Mr. Macdonald had a deadpan style honed on the stand-up circuit, first in his native Canada and then in the United States. By 1990 he was doing his routine on “Late Night With David Letterman” and other shows. Then, in 1993, came his big break: an interview with Lorne Michaels, a fellow Canadian, for a job on “Saturday Night Live.”
“I knew that even though we hailed from the same nation, we were worlds apart,” Mr. Macdonald wrote in “Based on a True Story: Not a Memoir” (2016), a fictional work with occasional hints of biography mixed in. “He was a cosmopolite from Toronto, worldly, the kinda guy who’d be comfortable around the Queen of England herself. Me, I was a hick, born to the barren, rocky soil of the Ottawa Valley, where the richest man in town was the barber.”
In any case, he got the job, and by the next year he was in the anchor chair for the “Weekend Update” segment. In sketches, he impersonated Burt Reynolds and Bob Dole and played other characters.
Mr. Michaels, in a telephone interview on Tuesday, said that Jim Downey, the show’s head writer at the time, had first brought Mr. Macdonald to his attention.
“Jim just liked the intelligence behind the jokes,” he recalled.
And Mr. Michaels saw it, too.
“There’s something in his comedy — there’s just a toughness to it,” he said. “Also, he’s incredibly patient. He can wait” — that is, wait for a punchline.
That, Mr. Michaels said, made Mr. Macdonald different stylistically from other “Weekend Update” anchors.
“I think it took some getting used to for the audience,” Mr. Michaels said. “It wasn’t instantly a hit. But he just grew on them.”
“He was most proud of his comedy,” Hoekstra said. “He never wanted the diagnosis to affect the way the audience or any of his loved ones saw him. Norm was a pure comic. He once wrote that ‘a joke should catch someone by surprise, it should never pander.’ He certainly never pandered. Norm will be missed terribly.”
Fascinating to learn about what Norm had been trying to do with his craft and pushing the boundaries of the creativity of how to be funny. I’m going watch Norm’s shows on Netflix in this light to see how he was trying to achieve. Norm will be missed but his shows, jokes, etc will live on.
President & CEO
Had it not been for an incredible stretch of bad luck and an unfortunate series of largely unsubstantiated mishaps that resulted in a half dozen felony convictions, Steve Hannah would most likely be President of the United States today.
Instead, much to the eternal chagrin of his late mother, for the past seven years he has been President & CEO of The Onion: America’s Finest News Source and Relentless Self-Promoter.
Nevertheless, The Onion is a multi-platform (VC’s like people who talk like that, right?) media company that reports the news to a largely gullible public in print (newspapers and magazines), on a strange thing called the Internet (10 million unique visitors), on all manner of mobile devices, by way of exceedingly fancy apps, via web video (its Onion News Network has collected more Webbys than any other legitimate news organization and in 2009 won the prestigious Peabody Award for Excellence in Broadcasting along with Saturday Night Live and Sixty Minutes) and most recently on television, where its Onion Sports Network debuted on Comedy Central and the Onion News Network show (and was renewed) launched on IFC.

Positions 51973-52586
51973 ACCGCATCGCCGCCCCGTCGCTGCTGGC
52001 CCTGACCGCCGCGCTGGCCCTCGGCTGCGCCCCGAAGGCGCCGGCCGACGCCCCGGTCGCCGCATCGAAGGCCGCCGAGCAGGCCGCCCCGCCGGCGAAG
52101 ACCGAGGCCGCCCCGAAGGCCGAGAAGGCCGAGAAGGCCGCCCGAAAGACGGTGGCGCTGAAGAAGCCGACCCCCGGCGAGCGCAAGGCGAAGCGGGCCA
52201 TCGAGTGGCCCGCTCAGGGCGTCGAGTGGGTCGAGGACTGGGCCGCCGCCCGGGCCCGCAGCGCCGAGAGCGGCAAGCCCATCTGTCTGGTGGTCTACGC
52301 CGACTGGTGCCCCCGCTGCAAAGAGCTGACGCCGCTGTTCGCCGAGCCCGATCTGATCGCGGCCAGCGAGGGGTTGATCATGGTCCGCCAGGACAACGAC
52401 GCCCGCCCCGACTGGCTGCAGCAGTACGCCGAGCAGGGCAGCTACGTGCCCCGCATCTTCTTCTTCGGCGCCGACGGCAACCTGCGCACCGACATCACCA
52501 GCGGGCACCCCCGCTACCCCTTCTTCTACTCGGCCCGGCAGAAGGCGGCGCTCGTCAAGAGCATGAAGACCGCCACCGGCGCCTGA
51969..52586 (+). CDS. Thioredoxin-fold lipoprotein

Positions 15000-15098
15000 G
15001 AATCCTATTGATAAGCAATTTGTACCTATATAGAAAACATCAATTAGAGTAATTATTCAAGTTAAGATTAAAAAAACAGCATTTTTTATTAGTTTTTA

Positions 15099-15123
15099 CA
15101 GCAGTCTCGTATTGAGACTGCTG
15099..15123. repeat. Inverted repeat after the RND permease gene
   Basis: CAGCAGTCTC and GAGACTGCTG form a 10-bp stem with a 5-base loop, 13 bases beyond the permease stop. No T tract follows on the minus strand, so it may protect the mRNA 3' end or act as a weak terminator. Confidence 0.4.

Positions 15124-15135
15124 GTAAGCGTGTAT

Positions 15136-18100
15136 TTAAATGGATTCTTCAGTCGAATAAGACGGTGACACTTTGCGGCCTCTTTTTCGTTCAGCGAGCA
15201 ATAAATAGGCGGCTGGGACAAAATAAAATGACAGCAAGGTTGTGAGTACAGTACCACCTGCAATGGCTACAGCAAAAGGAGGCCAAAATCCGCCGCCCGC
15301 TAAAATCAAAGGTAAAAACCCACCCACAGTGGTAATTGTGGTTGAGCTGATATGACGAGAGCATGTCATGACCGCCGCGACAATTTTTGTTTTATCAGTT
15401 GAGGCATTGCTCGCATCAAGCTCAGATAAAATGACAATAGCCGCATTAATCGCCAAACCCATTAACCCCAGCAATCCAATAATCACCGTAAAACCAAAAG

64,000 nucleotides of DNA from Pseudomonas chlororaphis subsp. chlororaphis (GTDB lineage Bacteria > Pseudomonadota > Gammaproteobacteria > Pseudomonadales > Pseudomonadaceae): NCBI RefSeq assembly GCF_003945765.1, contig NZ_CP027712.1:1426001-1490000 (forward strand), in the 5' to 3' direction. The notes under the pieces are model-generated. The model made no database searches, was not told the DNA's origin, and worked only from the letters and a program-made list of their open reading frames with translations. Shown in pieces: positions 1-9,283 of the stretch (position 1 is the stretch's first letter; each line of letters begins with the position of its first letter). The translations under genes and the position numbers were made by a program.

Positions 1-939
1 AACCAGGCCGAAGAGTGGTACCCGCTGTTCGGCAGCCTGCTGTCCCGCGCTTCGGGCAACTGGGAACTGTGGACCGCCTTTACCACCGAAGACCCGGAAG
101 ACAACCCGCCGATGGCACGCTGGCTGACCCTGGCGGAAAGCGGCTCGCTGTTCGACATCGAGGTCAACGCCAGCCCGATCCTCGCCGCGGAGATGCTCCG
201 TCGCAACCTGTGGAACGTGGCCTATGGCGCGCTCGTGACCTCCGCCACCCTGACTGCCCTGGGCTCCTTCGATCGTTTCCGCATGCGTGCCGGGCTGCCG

Today, the Onion and its subsidiary organizations constitute the biggest, scariest, most powerful, most omniscient, most virulent, most vindictive news gathering organization in the world. For example, if he chose to do so-which he would not because he has learned to use his influence judiciously-he could wreck every single one of your personal and professional lives. Read the rest of this entry »
If you haven’t seen this speech yet, check it out, worth your 15 minutes. Here is a quote,
“If there is any real advice I can give you, it is this. College is something you complete. Life is something you experience. So don’t worry about your grade. Or the results. Or success. Success is defined in myriad ways. And you will find it. And people will no longer be grading you but it will come from your own internal sense of decency.“
“In Conversation With: Ustinov Award for Comedy Winner Chuck Lorre
Join us to celebrate this year’s Ustinov Award winner, Chuck Lorre — award-winning television creator, writer and producer known for such hit comedy series as “Two and a Half Men,” “The Big Bang Theory” and “Mike & Molly”. For the past 20 years, Lorre has delivered such hit shows as “Grace Under Fire,” “Dharma & Greg,” “Roseanne” and “Cybill.” He co-created the blockbuster comedy series “Two and a Half Men” and “The Big Bang Theory” – which both rank as the #1 and #2 comedies among total viewers on all of U.S. television. The Ustinov Award recognizes a creative talent that has made an outstanding comedic contribution to the media industry, and Lorre is a natural fit. Past recipients include: John Cleese, Martin Short, Kelsey Grammer, Rick Mercer, Ricky Gervais and James Burrows.”
LIVE comedy recording for CBC TV & Radio in Calgary
7pm Sat June 2nd, 2012
Check out my Comedy Central and Just For Laughs Comedy Festivalfeatured stand-up comedian friend Carmen Stockton’s performance at a LIVE recording for CBC TV and Radio in Calgary 7pm Sat June 2nd! See the poster for more info. Visit Carmen’s website for bio, comedy clips, and more.